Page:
Ironically, this provision was added to remove a loophole in an enhanced IAEA inspections regime known as the Additional Protocol, which Iran has agreed to accept. The Additional Protocol requires access to suspect sites in 24 hours, but it does not have immediate consequences for a nation that refuses to permit access. The deal's 24-day provision is intended to close that loophole, though critics say that if it is stretched to the maximum, Iran might be able to eliminate evidence. [The Washington Post9/17/15]

PoliticoCruz Incorrectly Claimed The Obama Administration Is Violating The Law By Withholding Details Of IAEA-Iran AgreementPolitico's Daniel Samuelsohn explained that Cruz was “taking some liberties in his interpretation of what Congress can expect to get a look at” when he claimed that “President Obama is violating federal law by not handing over the side deals and we ought to see it.” As Politico noted, “Lawmakers can expect to see the details of the core agreement that limits Iran's nuclear program in exchange for ending economic sanctions -- but what they can't see hardly means that the Obama White House is doing anything illegal” :

Cruz is taking some liberties in his interpretation of what Congress can expect to get a look at as it reviews the nuclear deal that the U.S. and five other world powers reached with Iran. Lawmakers can expect to see the details of the core agreement that limits Iran's nuclear program in exchange for ending economic sanctions -- but what they can't see hardly means that the Obama White House is doing anything illegal.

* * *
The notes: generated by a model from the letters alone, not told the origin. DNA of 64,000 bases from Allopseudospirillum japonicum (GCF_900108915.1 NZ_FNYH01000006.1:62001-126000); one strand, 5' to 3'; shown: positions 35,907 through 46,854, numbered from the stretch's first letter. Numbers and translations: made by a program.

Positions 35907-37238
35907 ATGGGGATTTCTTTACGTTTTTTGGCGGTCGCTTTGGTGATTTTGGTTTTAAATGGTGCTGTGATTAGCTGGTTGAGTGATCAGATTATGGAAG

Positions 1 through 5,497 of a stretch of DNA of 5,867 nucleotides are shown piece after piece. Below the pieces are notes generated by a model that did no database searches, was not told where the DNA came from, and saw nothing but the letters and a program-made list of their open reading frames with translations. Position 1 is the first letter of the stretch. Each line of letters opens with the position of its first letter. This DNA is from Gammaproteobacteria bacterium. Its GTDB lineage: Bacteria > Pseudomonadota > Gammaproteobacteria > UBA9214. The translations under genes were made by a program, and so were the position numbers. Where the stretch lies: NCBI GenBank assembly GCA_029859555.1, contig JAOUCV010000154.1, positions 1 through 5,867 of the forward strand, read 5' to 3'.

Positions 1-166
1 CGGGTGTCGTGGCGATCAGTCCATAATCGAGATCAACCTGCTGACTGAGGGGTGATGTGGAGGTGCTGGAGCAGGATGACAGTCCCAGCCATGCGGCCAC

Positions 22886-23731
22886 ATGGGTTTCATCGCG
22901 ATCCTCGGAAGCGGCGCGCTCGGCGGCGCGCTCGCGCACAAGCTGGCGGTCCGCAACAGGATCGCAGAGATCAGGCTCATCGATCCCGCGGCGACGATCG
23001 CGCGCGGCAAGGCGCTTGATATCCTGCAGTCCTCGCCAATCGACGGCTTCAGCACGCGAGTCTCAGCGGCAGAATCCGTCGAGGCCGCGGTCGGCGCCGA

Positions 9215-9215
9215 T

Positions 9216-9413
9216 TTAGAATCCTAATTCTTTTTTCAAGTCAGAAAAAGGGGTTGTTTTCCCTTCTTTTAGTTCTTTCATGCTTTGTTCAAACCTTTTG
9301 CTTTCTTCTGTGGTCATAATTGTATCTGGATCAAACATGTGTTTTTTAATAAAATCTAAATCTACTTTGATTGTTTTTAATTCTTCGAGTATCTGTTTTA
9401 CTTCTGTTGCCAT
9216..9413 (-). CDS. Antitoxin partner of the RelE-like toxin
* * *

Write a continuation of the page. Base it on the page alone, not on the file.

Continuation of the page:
Under the Iran Nuclear Agreement Review Act that became law in May, Obama was required within five days of reaching a final deal to supply Congress “the text of the agreement and all related materials and annexes.” But the White House, in a Q&A released in July after the P5+1 agreement was reached, knocks down the notion that there were any “secret side deals” that merited release to lawmakers. There are indeed two attachments -- brokered between Iran and the International Atomic Energy Agency, including one addressing the sensitive Parchin military site -- but the White House explained that those are “not public documents.”

“The administration was not provided them by the IAEA and therefore has not shared them with the Congress,” the White House said. It noted that the IAEA has followed “standard practice” in keeping the agreements confidential, adding: “It has not distributed these sensitive documents, nor do we expect it to do so.” [Politico, accessed 9/17/15]